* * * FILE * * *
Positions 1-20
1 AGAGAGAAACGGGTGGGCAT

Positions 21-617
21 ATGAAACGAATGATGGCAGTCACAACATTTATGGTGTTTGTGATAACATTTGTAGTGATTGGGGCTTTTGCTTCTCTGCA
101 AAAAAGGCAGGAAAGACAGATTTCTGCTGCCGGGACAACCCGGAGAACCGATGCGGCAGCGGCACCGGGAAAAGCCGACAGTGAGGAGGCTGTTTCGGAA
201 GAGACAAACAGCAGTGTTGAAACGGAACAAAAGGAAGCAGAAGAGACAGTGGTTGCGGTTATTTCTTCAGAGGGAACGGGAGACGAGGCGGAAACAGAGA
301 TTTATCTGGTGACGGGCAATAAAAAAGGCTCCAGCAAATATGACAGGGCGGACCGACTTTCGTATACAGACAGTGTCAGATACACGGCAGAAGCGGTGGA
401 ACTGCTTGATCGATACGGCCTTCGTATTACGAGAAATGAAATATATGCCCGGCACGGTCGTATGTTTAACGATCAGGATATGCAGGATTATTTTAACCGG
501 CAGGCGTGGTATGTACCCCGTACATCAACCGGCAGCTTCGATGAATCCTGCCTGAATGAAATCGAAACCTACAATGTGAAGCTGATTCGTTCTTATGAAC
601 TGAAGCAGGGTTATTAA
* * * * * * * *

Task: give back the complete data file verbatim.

Positions 1-20
1 AGAGAGAAACGGGTGGGCAT

Positions 21-617
21 ATGAAACGAATGATGGCAGTCACAACATTTATGGTGTTTGTGATAACATTTGTAGTGATTGGGGCTTTTGCTTCTCTGCA
101 AAAAAGGCAGGAAAGACAGATTTCTGCTGCCGGGACAACCCGGAGAACCGATGCGGCAGCGGCACCGGGAAAAGCCGACAGTGAGGAGGCTGTTTCGGAA
201 GAGACAAACAGCAGTGTTGAAACGGAACAAAAGGAAGCAGAAGAGACAGTGGTTGCGGTTATTTCTTCAGAGGGAACGGGAGACGAGGCGGAAACAGAGA
301 TTTATCTGGTGACGGGCAATAAAAAAGGCTCCAGCAAATATGACAGGGCGGACCGACTTTCGTATACAGACAGTGTCAGATACACGGCAGAAGCGGTGGA
401 ACTGCTTGATCGATACGGCCTTCGTATTACGAGAAATGAAATATATGCCCGGCACGGTCGTATGTTTAACGATCAGGATATGCAGGATTATTTTAACCGG
501 CAGGCGTGGTATGTACCCCGTACATCAACCGGCAGCTTCGATGAATCCTGCCTGAATGAAATCGAAACCTACAATGTGAAGCTGATTCGTTCTTATGAAC
601 TGAAGCAGGGTTATTAA